As I Lay Dying

As I Lay Dying

Book - 1957
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Publisher: New York : Random House, c1957.
Characteristics: 250 pages ;,18 cm.


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Nov 23, 2015

A rather difficult book to read; it requires several rereadings to understand due to the way the narrative unfolds through the use of a dozen or so characters, some of them really odd, like Vardaman, a retarded/crazy/mystic man. The heart of the book is Addie, the dead matriarch. Her segment of the narrative is helpful in understanding why things are happening and the style is weirdly mesmerizing. The mesmerizing/ mystic strain to some of the writing only peeps through in other parts, but in hers its pervasive. Sorting out the plot is the hardest aspect of the book for the reader.

Jun 11, 2015

Despite being on many different top 100 reading lists, I found "As I Lay Dying" deeply lacking in character development.

Sep 03, 2014

I just couldn't take this one anymore. Had to stop half way. In fact, I am surprised by how much I couldn't take it anymore. I enjoy Southern Gothic, stream of conscious writing, classics, existentialism - so what's my problem? I wish I had a better answer than: Because I just didn’t like this one...and the introduction of such a large number of characters rubbed me a right wrong way. Yes it did.

Jul 08, 2014

A difficult read but a worthy anodyne to the pablum that passes as good reading. Indeed, it could have been written in an easier-to-read expository form, but it is worth the effort. Even after reading notes on the book, one still has lingering questions, but that's how life itself has too. If nothing else, Faulkner may have been trying to tell us not to expect everything to make sense.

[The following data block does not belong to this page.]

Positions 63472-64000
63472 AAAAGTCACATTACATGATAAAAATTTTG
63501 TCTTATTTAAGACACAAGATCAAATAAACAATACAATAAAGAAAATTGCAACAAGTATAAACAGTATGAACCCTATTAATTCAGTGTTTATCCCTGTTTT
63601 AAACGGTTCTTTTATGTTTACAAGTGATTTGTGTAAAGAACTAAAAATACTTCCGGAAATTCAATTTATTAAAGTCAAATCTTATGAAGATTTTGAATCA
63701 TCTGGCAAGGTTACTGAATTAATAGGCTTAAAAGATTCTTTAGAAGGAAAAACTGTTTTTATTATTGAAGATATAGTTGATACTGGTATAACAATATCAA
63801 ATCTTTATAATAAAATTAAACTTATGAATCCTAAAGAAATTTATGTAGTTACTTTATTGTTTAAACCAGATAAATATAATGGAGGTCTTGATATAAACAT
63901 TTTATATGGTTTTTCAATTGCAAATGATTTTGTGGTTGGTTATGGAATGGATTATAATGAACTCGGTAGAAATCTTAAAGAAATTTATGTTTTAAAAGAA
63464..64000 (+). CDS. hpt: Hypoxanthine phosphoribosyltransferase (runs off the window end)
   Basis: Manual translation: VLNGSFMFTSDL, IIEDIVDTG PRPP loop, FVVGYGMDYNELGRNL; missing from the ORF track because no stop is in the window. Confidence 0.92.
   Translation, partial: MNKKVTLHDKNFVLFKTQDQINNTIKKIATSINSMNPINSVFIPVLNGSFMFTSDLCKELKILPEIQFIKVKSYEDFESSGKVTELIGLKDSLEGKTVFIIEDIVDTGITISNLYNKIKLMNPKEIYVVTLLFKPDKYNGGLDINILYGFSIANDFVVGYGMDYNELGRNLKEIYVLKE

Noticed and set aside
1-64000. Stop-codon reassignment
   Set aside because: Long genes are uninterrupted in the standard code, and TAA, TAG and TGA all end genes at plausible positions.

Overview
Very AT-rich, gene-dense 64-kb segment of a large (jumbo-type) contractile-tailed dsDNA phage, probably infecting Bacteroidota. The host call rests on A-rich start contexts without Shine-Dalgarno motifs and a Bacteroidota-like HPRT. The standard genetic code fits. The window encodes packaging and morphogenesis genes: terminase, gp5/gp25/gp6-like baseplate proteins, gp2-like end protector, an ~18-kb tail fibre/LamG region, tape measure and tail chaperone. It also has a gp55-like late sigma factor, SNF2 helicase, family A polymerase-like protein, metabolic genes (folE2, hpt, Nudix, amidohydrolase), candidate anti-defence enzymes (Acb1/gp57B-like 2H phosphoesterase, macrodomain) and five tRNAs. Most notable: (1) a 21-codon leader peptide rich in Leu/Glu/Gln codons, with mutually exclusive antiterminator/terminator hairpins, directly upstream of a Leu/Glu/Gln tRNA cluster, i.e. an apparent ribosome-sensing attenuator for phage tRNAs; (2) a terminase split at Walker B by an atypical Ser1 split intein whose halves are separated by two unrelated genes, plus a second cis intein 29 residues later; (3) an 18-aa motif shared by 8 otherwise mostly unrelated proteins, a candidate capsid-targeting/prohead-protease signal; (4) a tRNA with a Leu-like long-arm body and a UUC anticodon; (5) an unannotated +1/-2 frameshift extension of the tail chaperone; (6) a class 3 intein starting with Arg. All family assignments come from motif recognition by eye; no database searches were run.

Nov 22, 2013

A slow start, but momentum keeps building through the whole book and has you racing towards the end. There's a lot to untangle, but it's one of the most fantastic examples of classic literature that I've read.

Apr 17, 2013

The narrator's voice is pretty terrible. It's so upbeat and flippant, which does not match the story at all.

Oct 01, 2011

Faulkner's book of the Bundren family en route to bury Addie Bundren, their mother and wife, in her family cemetery at quite a distance from their home. At times humourous, this book is wonderful for character study; each chapter is a stream-of-consciousness of each character's thoughts, giving a total of fifteen different narrators. (July 2003)

I had to read this book in my AP English class. I got a lot out of it and the class discussions, but I'm sure if I had read it on my own I would've quit part way through. Definitely some interesting characters and a lot of insight into the deep south culture. I don't think it was a waste of time, but I won't read it again and don't recommend it UNLESS you like this type of stream of consciousness book, then I'm sure you'll love it.

Dec 05, 2010

No. 35 - Modern Library's 100 Best Novels of the 20th Century

Aug 05, 2010

A must read before you lay dying:) very complex themes: loneliness & isolation, meaning of life, religion, poverty, etc.

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FavouriteFiction Sep 30, 2009

The Bundren family take the body of Addie, the family matriarch to the place she wished to be buried. Along the way each member tells their private thoughts about Addie.


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May 13, 2015

Darl: "When I was a boy I first learned how much better water tastes when it has set a while in a cedar bucket. Warmish-cool, with a faint taste like the hot July wind in cedar trees smells. It has to set at least six hours, and be drunk from a gourd. Water should never be drunk from metal."

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